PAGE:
Sweetening within Sweetening
The purpose of articulating anxieties to another party is to turn them into joy with a good word. This good word offered by the confidant may be some sound advice, or it may be some deep way of understanding the root of the problem. Alternatively, it may be an even higher level of resolution to the problem, which we will now discuss.
Articulation of the anxiety or evil within the psyche effects sweetening on three levels: First, the simple articulation of the problem itself sweetens it to a certain degree. It is explained in Hassidic thought that the power of speech carries within it a subtle experience of pleasure, and that talking therefore taps the source of pleasure in the soul. This sweetens or injects an element of pleasure into whatever it is the person is talking about. Talking reveals the person's power to expose the secret realms of his soul, and the experience of talking teaches the person that he is not alone but rather enveloped by G-d's mercy. By virtue of G-d's mercy, a person may remain connected to Him despite the deep shortcomings in his psyche. This experience is achieved mainly thanks to the concerned confidant who judiciously refrains from recoiling in horror when he hears the confider's confession, but rather lets him know that although he has uncovered difficult points, they themselves do not constitute a threat to his relationship with G-d.
The good advice offered by the confidant continues the sweetening process. It paves the way toward rectifying the problem and dissociates the sufferer from his suffering. Once a solution has been proposed, the person can see himself as standing above his situation and consider objectively his options regarding how to rectify it and redeem it.
The final sweetening, however, occurs when either the confider or confidant hits upon a new, insightful perception of reality necessitated by the existence of the problem. This new perception enables them at once to understand the real, inner process that led to the existence of the problem in the first place. With this knowledge, the confider may adjust his way of living so that he will no longer fall prey to this entrapment.
This new insight into the nature of reality, having been preceded by the separation stage of complete submission to the authority of the Torah in deciding what is good and what is evil, is a revelation of a new dimension of understanding the Torah. Our sages call the Torah G-d's blueprint for creation. It is His plan according to which He created the world, the inner circuitry hardwired into reality. Any new true understanding of reality, then, is in essence a new insight into the Torah.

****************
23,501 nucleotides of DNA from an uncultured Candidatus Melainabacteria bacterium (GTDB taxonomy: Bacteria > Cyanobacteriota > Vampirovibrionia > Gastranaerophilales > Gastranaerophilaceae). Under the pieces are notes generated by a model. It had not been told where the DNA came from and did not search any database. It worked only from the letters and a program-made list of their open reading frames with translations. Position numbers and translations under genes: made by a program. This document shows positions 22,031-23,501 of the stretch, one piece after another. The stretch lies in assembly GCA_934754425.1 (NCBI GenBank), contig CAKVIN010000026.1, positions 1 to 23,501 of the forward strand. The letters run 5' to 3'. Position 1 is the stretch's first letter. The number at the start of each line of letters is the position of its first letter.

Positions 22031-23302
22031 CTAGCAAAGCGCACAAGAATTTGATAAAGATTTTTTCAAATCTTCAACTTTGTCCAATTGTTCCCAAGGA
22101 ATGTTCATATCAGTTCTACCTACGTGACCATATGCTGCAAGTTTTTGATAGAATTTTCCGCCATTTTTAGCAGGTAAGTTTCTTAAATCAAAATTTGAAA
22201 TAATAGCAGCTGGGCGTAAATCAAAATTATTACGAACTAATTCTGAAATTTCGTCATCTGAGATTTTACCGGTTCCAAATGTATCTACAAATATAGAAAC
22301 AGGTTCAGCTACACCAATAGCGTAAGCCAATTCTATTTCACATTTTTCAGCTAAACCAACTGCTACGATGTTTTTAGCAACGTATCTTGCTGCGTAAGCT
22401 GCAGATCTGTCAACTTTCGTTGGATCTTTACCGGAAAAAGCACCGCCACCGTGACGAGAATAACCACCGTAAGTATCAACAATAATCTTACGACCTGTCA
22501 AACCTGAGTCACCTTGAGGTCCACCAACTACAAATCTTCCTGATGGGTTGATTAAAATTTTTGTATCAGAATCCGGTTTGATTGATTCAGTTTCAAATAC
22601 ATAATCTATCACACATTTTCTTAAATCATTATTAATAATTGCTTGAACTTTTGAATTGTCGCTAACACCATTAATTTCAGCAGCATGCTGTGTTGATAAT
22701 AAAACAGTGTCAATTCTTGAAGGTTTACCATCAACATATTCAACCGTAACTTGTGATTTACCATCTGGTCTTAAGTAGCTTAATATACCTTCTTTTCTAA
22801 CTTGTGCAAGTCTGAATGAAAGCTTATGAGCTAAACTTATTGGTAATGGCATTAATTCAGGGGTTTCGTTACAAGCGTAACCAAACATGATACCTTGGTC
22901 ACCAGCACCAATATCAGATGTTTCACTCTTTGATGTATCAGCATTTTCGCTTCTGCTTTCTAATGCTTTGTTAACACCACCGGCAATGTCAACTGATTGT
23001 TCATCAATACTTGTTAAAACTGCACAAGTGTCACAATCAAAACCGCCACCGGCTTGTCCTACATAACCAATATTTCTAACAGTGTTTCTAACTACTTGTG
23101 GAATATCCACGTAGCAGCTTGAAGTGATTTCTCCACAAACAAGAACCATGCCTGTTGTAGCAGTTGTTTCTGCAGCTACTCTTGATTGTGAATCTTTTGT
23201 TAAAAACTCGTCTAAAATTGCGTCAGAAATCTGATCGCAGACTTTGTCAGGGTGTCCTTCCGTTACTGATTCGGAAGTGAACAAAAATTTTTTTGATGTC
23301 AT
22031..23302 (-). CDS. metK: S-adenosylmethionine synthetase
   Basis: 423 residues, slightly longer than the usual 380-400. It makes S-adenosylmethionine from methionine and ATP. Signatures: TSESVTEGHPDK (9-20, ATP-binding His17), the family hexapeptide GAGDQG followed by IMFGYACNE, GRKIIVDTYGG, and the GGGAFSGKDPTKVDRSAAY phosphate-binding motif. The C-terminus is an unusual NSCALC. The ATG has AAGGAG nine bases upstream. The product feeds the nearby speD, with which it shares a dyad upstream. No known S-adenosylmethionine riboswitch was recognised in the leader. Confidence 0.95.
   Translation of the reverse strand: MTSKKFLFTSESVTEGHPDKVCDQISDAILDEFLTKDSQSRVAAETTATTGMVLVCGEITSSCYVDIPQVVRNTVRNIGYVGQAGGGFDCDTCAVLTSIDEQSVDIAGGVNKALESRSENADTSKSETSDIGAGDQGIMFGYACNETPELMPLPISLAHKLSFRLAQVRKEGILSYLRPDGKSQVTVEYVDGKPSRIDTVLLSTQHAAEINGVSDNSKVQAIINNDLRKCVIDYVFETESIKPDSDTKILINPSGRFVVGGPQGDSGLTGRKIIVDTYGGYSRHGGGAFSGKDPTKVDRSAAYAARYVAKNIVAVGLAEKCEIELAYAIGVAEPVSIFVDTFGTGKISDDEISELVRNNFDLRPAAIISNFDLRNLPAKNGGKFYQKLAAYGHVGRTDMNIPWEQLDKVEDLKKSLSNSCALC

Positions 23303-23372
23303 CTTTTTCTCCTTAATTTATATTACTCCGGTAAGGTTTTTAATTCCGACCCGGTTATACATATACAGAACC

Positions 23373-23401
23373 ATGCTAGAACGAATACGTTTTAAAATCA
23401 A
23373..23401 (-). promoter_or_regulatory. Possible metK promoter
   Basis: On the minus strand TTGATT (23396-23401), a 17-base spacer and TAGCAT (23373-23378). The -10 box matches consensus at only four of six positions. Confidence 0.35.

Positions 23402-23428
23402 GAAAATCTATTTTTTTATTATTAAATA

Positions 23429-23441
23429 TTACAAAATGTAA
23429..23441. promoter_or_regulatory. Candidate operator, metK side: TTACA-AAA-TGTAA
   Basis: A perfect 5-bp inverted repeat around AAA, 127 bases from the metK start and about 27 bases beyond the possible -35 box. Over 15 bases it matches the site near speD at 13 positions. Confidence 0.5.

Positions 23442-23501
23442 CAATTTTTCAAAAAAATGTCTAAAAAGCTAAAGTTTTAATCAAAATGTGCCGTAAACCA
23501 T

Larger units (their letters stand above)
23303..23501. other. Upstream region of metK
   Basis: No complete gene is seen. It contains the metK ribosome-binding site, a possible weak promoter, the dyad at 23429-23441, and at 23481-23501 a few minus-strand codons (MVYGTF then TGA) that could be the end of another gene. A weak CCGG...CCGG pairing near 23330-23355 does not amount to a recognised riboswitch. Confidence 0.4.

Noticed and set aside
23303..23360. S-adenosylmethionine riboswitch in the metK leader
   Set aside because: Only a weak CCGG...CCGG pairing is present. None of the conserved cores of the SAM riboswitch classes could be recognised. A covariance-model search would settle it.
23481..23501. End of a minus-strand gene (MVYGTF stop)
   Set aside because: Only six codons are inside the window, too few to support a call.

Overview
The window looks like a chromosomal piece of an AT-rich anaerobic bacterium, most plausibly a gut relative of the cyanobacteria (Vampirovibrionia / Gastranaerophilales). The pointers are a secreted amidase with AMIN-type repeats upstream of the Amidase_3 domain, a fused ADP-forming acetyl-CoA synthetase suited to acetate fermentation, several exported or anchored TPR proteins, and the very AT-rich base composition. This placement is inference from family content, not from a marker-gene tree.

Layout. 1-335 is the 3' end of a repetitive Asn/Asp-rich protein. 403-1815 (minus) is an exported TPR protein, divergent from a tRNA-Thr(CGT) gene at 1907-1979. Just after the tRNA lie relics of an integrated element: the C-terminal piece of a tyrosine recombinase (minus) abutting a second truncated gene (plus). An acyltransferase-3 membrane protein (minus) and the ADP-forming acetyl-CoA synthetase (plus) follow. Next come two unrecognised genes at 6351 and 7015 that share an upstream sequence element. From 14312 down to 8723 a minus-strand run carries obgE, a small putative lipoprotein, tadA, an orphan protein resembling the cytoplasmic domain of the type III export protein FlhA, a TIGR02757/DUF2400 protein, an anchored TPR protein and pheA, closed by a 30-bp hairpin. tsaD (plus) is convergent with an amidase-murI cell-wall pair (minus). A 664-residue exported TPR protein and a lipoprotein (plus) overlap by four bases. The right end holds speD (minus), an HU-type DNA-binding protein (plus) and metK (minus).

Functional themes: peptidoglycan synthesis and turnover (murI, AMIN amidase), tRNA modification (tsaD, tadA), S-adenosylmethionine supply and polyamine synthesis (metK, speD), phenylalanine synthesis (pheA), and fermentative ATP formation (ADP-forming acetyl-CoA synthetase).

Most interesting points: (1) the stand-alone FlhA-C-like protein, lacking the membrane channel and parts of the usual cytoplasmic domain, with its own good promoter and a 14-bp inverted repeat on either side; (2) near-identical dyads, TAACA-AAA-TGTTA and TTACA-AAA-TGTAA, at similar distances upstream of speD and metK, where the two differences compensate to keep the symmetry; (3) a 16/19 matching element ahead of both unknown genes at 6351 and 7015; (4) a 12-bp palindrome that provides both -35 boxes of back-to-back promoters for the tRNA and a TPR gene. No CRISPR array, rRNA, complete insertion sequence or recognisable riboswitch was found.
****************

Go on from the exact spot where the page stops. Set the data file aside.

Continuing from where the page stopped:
The existence of evil, anxiety or fear within the psyche is just a symptom of a more general disease: the imperfect picture or interpretation of reality. We are born into a world of apparent dissonance; maturation is largely the process of sorting out the myriad contradictions reality presents to us and developing a comprehensive world-view that can explain how the apparent disharmony in fact reflects the underlying unity within creation. The success a person can expect to have in this learning process is in direct proportion to how much Torah he has learned, for the Torah is the one unchanged, unadulterated statement of G-d's plan of creation. Conversely, the farther a person has to go toward adopting the mode of thinking and conceptual categories of the Torah, the more the contradictions and discords of life will irk him.
Whereas the good advice of the confidant addresses the confider's problem directly, the new insight does not. It is born of the tension created by the problem, but its focus is on something much bigger: the root of the problem, the inconsistent, immature perception of reality that allowed the problem to exist and develop.
The challenge of transforming the bitter into the sweet is perhaps the unique calling of our generation. Previous generations were either not so plagued by deep-seated neuroses as we are or were not as capable of dealing with them directly and therefore dealt with them by ignoring and repressing them.
We have thus identified three stages in the sweetening phase of therapy, which themselves may be seen as the inter-inclusion of all three phases within sweetening:
submission within sweetening; articulation of the problem, separation within sweetening; advice for directly dealing with evil, and sweetening within sweetening; transforming (the root of the) evil into good.
The third, consummate level of sweetening, the flow of new depths in a person's understanding of reality in general and the Torah in particular is an expression of the deepest aspect of the Jew's Divine soul. Kabbalah teaches that G-d, the Jewish people, and the Torah are in a sense one entity. By virtue of the complete annihilation of his own ego, the Jew can experience himself as one with G-d and with the intellect through which He created the world, the Torah. The result of this tripartite identification is the spontaneous flow of new insights into the meaning and relevance of the Torah. Connected to the Torah at its source, the Jew's Divine soul serves as a conduit for the Torah s revelation into reality in the context of his individual personality.